As the clamp body 7 is moved upwardly during the clamping operation the nozzle of an ink tube is also urged upwardly by engagement of the bearing surface on the underside of the nozzle with the nozzle bearing wall of the flange 11, the nozzle of the tube thereby being urged against the lower end of the ink duct 8. Conventional ink tubes are provided with a resilient washer set into the upper wall of the nozzle, this washer providing a seating against which the lower face of the ink duct 8 can engage and bear in order to provide an airtight seal between the ink tube and the ink duct 8.

As shown in FIGS. 1 and 2, as the cam plate 3 rotates between the FIG. 2 and FIG. 1 positions, not only is the clamp body 7 raised, but also the strip spring 12 is urged upwardly so that the tongue 13 protrudes further into the slot in the lug 14.

By way of further explanation the operation of the above described ink tube clamping device will now be described. Initially the control lever 4 is moved to its raised position in which the clamp body 7 is lowered and the clearance between the lower wall of the ink duct 8 from the upper bearing face 10 of clamping flange 11 is at a maximum. In this position, as described above, the lug 17 forms a continuation of the sidewall 18 of the nozzle receiving recess.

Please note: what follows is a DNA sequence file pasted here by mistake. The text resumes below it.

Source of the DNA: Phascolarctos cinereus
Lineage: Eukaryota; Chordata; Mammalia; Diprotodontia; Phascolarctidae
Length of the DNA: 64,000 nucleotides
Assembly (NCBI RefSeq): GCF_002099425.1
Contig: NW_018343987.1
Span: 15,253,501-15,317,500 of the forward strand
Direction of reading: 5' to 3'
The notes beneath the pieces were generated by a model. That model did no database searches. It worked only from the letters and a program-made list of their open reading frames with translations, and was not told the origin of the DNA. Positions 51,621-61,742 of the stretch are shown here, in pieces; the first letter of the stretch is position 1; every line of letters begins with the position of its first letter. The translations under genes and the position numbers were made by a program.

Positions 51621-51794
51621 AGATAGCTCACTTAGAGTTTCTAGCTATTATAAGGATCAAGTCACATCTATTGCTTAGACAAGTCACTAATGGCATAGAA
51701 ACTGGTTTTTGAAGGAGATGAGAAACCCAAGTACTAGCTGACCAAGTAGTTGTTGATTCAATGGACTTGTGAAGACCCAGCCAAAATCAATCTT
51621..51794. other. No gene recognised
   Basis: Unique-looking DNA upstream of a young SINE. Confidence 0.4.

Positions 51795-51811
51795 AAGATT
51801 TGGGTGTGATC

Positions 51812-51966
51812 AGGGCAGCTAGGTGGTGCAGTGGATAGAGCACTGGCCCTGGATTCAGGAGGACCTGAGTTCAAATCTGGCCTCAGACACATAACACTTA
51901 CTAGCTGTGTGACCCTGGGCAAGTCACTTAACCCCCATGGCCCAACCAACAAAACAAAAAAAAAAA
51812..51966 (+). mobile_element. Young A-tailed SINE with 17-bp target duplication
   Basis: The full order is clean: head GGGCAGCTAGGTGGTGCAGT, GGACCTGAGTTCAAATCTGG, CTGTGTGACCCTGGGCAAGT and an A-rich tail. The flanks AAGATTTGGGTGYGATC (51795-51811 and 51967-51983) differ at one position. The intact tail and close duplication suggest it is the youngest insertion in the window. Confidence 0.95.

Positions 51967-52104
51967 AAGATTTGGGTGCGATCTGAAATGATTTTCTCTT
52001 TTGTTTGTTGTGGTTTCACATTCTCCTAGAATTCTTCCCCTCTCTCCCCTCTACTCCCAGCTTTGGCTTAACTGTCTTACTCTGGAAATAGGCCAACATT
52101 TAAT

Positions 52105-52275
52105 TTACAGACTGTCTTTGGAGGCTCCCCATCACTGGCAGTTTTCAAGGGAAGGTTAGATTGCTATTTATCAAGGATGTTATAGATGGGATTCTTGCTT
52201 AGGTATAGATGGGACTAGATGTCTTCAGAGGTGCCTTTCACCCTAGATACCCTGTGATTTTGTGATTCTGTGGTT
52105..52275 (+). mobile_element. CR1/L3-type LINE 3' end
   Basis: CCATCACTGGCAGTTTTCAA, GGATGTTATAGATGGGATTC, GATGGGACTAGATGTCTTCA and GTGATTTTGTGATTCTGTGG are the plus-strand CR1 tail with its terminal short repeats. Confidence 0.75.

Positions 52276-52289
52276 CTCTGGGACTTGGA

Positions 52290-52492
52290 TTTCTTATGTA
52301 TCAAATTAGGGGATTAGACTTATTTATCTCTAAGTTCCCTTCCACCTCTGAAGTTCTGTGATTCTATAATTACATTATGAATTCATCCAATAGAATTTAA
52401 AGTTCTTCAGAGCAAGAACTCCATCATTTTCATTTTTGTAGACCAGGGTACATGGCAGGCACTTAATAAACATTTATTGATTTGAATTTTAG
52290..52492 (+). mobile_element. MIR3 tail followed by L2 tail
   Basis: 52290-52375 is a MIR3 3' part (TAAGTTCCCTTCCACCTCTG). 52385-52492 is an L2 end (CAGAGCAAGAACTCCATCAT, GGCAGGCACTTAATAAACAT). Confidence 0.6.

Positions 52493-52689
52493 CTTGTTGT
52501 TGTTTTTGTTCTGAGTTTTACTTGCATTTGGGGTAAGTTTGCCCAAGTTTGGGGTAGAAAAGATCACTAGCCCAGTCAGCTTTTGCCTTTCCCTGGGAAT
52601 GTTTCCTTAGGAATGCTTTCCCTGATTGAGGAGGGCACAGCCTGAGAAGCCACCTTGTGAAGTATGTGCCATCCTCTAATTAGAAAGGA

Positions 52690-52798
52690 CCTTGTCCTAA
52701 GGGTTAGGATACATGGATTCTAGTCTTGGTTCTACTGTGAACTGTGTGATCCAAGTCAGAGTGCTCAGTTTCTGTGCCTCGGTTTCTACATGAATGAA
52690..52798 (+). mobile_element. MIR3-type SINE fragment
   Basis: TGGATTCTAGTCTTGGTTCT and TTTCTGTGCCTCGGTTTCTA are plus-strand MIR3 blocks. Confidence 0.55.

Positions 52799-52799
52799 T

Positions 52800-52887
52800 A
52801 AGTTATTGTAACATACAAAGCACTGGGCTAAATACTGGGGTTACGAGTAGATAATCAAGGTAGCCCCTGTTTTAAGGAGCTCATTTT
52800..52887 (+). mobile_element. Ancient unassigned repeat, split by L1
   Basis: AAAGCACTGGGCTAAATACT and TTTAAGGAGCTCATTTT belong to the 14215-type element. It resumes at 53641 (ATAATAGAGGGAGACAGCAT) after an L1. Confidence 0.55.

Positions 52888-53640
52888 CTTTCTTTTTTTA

The noule of a full ink tube to be inserted in the machine is then guided along the leftward laterally facing surface of the lug 17 and along the sidewall 18 of the recess until it is in position within the nozzle-receiving recess so that the nozzle is coaxial with the ink duct 8.

In this position the control lever 4 may be moved downwardly so that the rear wall of the extension 16 of the cam plate 3 is able to pass across the front of the nonlereceiving recess and move clockwise into the FIG. 1 position. In the latter position the clamp body 7 is at its highest point and the bottom of the ink duct 8 is urged firmly into engagement with the resilient washer of the ink tube nozzle. The ink pump may then be operated and ink drawn from the ink tube up into the inking mechanism of the duplicaton,